QUESTION: Could you talk about how you view what's going on in the camps? Do you think there's any relation to what's going on with U.S. and international efforts to push through the tribunal?                                         
MR. MCCORMACK: Right. At this point, we don't see any linkage between the lashing out of this particular group, Fatah al-Islam, against the Lebanese people and the Lebanese armed forces, any link between that and efforts to move forward the international tribunal.                                           
I know that there's been -- I know that there's been some talk about that in the press, but I can't substantiate that for you. If there is any other information that develops over time, we'll update our assessment, but nothing at this point.                                                                
QUESTION: How do you view the violence in this camp going on right now? I mean, there have been some kind of analysts and officials on background that said that this is some of the Islamic extremists have moved from Iraq to Lebanon to take advantage of the vulnerability of the political situation in Lebanon to try and train more Islamic extremists.                                        
MR. MCCORMACK: I can't tell you. I can't verify that. This is a group that has al-Qaida affiliations. And just one interesting note for you: the leader of this group is actually somebody who was tried in absentia in Jordan for the murder of Laurence Foley. The other person that was indicated or convicted of  that was Zarqawi.                                                             
So this is a group of people that will use violence, use terror, in order to achieve whatever ends that they are hoping to achieve. And they have managed to embed themselves in this Palestinian refugee camp in Lebanon, essentially using it as a base of operations. Now, as I understand it, the current violence in Lebanon first started when there was a bank robbery attempt -- and I can't tell you whether or not it was successful -- by members of this organization.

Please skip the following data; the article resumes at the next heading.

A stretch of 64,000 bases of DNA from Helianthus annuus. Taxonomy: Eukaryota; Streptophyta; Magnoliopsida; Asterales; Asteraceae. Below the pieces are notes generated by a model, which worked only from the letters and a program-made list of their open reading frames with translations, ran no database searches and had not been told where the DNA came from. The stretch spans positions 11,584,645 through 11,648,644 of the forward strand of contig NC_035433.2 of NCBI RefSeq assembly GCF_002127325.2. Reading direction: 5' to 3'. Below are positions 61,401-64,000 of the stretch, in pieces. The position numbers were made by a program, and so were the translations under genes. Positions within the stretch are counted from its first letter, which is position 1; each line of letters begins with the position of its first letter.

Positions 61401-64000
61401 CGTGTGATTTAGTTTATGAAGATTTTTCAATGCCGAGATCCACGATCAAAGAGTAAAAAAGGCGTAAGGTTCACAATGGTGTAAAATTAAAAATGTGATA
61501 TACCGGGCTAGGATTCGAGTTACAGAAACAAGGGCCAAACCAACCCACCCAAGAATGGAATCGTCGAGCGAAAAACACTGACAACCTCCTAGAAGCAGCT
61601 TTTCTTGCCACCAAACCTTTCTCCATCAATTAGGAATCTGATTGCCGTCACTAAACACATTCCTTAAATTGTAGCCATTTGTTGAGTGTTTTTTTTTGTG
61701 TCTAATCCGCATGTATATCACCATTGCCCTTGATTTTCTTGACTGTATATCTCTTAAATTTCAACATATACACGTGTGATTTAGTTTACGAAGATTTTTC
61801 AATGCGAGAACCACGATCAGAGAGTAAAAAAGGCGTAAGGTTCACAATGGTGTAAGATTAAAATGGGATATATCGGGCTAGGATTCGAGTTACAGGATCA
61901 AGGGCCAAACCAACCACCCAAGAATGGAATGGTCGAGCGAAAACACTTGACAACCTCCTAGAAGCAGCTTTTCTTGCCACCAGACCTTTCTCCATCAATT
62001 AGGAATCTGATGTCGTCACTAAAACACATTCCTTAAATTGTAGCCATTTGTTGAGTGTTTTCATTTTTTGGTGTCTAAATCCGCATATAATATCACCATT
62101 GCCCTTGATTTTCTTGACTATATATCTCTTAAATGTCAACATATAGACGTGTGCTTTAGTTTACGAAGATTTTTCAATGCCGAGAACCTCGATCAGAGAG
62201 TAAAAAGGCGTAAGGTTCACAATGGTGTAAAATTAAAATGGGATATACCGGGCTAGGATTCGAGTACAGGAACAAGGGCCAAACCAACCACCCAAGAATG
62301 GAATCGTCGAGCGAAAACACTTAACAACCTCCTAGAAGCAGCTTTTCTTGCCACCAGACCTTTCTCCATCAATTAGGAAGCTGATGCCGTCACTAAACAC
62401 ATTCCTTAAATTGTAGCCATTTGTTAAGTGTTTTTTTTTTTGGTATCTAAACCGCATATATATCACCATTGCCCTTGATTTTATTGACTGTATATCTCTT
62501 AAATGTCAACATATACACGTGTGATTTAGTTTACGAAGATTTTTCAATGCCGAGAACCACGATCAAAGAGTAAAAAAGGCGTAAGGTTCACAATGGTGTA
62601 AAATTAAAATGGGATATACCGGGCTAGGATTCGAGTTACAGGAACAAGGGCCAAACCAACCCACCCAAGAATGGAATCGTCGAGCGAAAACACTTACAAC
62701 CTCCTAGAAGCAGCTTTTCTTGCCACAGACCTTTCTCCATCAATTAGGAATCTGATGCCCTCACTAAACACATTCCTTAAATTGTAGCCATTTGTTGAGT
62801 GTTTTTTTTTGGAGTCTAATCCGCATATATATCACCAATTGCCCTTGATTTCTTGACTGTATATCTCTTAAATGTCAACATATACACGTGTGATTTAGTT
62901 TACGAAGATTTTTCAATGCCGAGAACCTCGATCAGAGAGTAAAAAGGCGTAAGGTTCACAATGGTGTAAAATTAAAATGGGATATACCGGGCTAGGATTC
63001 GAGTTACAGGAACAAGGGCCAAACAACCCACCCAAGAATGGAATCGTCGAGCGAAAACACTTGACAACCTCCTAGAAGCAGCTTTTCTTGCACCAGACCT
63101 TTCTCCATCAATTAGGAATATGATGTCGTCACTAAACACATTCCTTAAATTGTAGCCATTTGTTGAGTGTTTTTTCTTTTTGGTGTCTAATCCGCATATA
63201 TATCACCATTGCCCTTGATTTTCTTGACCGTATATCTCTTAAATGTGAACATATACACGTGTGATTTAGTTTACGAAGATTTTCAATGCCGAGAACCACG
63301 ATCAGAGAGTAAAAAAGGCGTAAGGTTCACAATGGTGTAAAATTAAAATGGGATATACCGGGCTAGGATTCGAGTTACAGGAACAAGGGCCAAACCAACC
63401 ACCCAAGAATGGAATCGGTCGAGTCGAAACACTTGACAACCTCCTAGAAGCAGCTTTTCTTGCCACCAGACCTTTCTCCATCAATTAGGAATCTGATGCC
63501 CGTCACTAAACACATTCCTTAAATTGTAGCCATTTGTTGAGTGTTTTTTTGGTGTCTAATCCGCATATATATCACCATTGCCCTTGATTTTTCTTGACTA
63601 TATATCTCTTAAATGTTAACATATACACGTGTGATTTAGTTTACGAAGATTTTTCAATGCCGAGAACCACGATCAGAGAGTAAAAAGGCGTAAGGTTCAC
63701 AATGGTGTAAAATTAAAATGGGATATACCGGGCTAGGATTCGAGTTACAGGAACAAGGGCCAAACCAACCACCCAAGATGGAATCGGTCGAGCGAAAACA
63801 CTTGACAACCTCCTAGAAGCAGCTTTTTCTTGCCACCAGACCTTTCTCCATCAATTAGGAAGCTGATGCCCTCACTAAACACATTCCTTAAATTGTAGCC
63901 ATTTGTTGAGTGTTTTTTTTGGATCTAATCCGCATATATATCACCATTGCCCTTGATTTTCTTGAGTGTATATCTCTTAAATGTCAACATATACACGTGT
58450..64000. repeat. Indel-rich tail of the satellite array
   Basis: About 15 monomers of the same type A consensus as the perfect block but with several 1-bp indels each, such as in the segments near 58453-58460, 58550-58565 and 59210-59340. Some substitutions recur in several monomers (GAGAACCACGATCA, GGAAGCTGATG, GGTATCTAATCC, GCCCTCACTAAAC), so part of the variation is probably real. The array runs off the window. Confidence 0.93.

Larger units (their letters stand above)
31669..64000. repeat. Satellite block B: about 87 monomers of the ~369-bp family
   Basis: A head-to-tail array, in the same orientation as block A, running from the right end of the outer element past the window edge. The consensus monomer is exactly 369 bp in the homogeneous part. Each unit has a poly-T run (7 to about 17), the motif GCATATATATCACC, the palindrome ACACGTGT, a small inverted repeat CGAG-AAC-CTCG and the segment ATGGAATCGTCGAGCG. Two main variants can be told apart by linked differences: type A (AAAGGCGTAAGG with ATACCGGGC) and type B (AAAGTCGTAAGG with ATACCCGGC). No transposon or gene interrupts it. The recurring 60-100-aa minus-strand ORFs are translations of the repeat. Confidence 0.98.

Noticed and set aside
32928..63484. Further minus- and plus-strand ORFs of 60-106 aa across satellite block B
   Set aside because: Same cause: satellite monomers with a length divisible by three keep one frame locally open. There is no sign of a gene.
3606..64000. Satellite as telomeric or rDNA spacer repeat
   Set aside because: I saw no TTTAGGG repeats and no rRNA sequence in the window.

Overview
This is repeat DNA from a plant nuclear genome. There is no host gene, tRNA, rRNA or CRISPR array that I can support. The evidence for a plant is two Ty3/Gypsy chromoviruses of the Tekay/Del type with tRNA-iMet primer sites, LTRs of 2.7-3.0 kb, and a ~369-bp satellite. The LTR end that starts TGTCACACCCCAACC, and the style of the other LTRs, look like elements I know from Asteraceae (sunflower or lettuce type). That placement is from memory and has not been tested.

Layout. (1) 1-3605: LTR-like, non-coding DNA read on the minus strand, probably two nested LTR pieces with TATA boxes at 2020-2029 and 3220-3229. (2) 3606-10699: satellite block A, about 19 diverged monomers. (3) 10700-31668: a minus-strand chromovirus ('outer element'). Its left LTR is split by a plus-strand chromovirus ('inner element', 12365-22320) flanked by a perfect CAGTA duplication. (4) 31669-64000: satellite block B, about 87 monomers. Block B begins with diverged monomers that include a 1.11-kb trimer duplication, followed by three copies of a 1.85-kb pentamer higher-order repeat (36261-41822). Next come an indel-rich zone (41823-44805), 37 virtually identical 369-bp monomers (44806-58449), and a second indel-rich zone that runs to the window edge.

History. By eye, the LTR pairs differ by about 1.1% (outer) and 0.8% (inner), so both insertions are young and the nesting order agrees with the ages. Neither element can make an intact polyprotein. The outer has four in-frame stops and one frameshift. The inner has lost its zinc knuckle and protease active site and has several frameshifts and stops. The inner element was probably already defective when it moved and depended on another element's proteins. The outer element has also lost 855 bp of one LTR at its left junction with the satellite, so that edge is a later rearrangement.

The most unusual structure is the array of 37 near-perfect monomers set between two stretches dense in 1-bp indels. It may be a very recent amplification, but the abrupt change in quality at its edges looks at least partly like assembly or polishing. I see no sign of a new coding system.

Rightfully so, the Lebanese security forces reacted to that, and that was the beginning of this -- these battles between the Lebanese military and this group of violent extremists. And what you're seeing is ongoing battles right now.                                                                      
But clearly, the Lebanese security forces, the Lebanese armed forces, are operating well within the established norms and within the laws of Lebanon, seeking to reestablish security for the Lebanese people.                                                                       
QUESTION: Sean, has there been any phone calls of note from this building to any Lebanese officials?                                                       
MR. MCCORMACK: No, not that I'm aware of, no.                                 
QUESTION: Okay.                                                               
MR. MCCORMACK: Yeah, Kirit.                                                   
QUESTION: Some have speculated there may be a Syrian hand in this. Do you see that at all?